Sunday, 29 July 2012


This Blog is 1 year old today.

So far I have had 4331 pageviews ( I have switched off tracking my own views). Most of them are from the UK but there are sizeable numbers from the United States, Russia, Germany, Israel, Ukraine, France, and the Netherlands.

I thought I might get a few hundred views at best. It would be great to find out who reads this blog and why. I can be emailed at or leave a comment.

Any feedback will remain confidential.

Saturday, 28 July 2012

In It

Be alive in your Tai Chi.

Don't just "perform" the form.

Wednesday, 25 July 2012

Early 90's

Seperate Left Foot from the Long Form, taken in the early 90's in  Stevenage.

One with the Tao

Speaking to John Kells the other day, he reminded me of the key message he gave during my early days at the Centre, to be one " One with the Tao".

I'm prettty sure this went over the heads of most of us as we struggled to get to grips with our deadly, slow movements, wondering which arm and leg went where and when.

What did it mean? The beauty of T'ai Chi is that it was a physical and mental manifestation of Taoist philosophy. The key was to be natural and not get in the way of things. This is best demonstrated through pushing hands. When the other person pushes, neither resist nor collapse. Simply accept and follow the direction of the push leading to a transformation which allows a return of energy.

Of course what happens is that we may accept and follow for a little bit, then fear strikes that we may get pushed so we tense and try to use force to pull the other person's hand aside. As we work with different partners we learn to accept/follow differing forces. We start out as a rough block of stone which is gradually transformed through the practise.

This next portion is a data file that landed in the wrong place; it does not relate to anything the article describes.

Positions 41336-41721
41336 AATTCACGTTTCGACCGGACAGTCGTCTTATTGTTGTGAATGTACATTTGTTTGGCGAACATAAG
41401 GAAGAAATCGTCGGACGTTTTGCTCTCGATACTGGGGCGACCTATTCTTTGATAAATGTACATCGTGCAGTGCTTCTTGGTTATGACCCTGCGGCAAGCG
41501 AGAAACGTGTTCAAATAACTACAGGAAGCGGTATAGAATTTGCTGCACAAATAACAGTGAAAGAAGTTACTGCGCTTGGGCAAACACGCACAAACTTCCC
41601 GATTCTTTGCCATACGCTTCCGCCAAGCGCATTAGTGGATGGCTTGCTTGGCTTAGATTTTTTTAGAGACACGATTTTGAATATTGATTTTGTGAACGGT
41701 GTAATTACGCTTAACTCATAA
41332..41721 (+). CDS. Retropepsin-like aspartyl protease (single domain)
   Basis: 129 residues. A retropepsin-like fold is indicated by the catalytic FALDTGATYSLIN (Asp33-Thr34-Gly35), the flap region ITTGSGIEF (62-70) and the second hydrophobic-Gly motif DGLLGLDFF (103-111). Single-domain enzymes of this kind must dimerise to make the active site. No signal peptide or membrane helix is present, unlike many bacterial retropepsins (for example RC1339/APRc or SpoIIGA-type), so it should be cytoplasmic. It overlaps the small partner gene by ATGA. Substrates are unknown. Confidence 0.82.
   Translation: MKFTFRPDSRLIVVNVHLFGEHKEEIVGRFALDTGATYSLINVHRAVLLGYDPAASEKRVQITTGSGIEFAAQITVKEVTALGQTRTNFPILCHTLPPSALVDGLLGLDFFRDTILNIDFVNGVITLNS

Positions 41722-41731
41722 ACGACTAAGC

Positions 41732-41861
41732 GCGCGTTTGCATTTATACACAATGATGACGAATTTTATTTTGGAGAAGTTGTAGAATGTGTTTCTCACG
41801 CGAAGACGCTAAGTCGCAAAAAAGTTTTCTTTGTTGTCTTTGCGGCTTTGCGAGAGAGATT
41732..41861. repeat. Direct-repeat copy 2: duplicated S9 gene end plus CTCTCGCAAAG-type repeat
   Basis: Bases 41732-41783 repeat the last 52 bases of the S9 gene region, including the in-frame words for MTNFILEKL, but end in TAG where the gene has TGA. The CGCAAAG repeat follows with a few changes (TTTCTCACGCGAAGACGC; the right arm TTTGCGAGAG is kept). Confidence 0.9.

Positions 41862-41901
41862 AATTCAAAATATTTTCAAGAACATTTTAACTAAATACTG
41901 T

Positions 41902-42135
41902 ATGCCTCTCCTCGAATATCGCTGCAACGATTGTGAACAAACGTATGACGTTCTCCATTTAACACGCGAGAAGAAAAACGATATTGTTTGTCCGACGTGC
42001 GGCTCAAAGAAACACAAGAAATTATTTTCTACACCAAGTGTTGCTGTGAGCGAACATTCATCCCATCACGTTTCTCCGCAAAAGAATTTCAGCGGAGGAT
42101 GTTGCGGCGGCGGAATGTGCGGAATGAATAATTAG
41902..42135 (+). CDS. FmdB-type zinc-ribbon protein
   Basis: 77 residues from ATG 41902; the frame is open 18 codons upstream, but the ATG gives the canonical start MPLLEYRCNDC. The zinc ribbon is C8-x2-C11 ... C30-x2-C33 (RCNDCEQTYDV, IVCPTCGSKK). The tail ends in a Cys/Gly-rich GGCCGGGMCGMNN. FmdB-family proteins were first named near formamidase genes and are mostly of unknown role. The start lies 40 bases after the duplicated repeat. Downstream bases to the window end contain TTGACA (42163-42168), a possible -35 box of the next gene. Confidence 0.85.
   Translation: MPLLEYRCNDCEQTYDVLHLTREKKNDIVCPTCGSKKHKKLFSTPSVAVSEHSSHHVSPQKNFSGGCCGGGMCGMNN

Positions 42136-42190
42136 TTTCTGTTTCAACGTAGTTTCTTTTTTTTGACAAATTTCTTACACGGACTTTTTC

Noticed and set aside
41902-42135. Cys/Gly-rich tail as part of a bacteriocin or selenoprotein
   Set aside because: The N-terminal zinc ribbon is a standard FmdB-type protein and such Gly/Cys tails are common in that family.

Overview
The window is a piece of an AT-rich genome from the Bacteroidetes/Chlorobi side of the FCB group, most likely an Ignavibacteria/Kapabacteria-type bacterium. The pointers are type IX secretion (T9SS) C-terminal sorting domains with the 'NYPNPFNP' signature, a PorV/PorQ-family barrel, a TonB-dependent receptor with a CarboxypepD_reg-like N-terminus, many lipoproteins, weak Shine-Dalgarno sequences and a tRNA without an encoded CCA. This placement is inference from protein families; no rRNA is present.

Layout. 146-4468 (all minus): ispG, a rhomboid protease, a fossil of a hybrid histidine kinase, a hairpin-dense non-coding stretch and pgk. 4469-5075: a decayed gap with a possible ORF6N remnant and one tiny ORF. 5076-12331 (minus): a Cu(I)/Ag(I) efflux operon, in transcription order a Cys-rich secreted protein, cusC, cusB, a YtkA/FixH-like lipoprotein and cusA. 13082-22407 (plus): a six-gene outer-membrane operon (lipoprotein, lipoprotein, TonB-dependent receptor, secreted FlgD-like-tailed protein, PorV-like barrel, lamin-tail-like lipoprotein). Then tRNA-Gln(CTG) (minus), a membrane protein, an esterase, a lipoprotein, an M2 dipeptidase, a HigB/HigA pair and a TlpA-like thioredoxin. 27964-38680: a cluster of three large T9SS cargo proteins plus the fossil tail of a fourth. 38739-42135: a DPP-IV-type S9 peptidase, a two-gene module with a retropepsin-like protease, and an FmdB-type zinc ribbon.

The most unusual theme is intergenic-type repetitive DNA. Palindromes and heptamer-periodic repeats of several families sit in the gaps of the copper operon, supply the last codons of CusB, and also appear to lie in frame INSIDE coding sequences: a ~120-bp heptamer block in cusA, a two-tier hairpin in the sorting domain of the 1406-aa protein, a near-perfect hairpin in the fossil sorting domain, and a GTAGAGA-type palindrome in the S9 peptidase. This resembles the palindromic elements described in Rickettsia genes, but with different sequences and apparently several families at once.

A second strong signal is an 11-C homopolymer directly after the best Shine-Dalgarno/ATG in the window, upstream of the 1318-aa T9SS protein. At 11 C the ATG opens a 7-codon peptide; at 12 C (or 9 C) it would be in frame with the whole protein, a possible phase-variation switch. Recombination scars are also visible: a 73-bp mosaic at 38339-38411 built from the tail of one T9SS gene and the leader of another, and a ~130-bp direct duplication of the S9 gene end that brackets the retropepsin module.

There is more that could be said and probably there are better explanations. But I think single push hands is a great way to work on this. It's no use just having an intellectual, clever comprehension.

Gradually we give up our preconceptions and tension to become more natural, with no seperation from our partner with whom we are working.

We become one with the Tao.

Monday, 23 July 2012

Yiquan Poem 5

Here is number 5 in the series.

Translated by Professor Chang Shao Quan and Heron Beecham. Reproduced with permission.


The principles of martial study are truly profound;
The application of skill is stored in movements and forms.

Our intent motivates the revolving of the mind;
Yin and Yang change according to our adjustments.

Make the movements as skilful as a wolf;
Explode as powerfully as a thunderclap.

Neither neglect our development nor aid it too much;
And in time our achievement will reach the highest state.

Saturday, 14 July 2012

John Kells Website

John Kells has a new website.


Click on the Studies section for John's insights into Destiny, Warriorship etc.

Saturday, 7 July 2012

Foot Points

John taught that there were three points on the feet we should feel in contact with the Ground:

1: The Big Toe

2: The Little Toe

3: The Heel

Friday, 6 July 2012

Yiquan Poem 4

Here is number 4 in the series.

Translated by Professor Chang Shao Quan and Heron Beecham. Reproduced here with permission.


Use intention so that a trace is left at the wrist from the deep pool of the eyes;
Stretch your strength horizontally when you are going to attack straight ahead.

All movements easy or adverse, unusual or complex must be harmonised;
The 'spirit beam' of the entire self needs strong intensity to radiate further.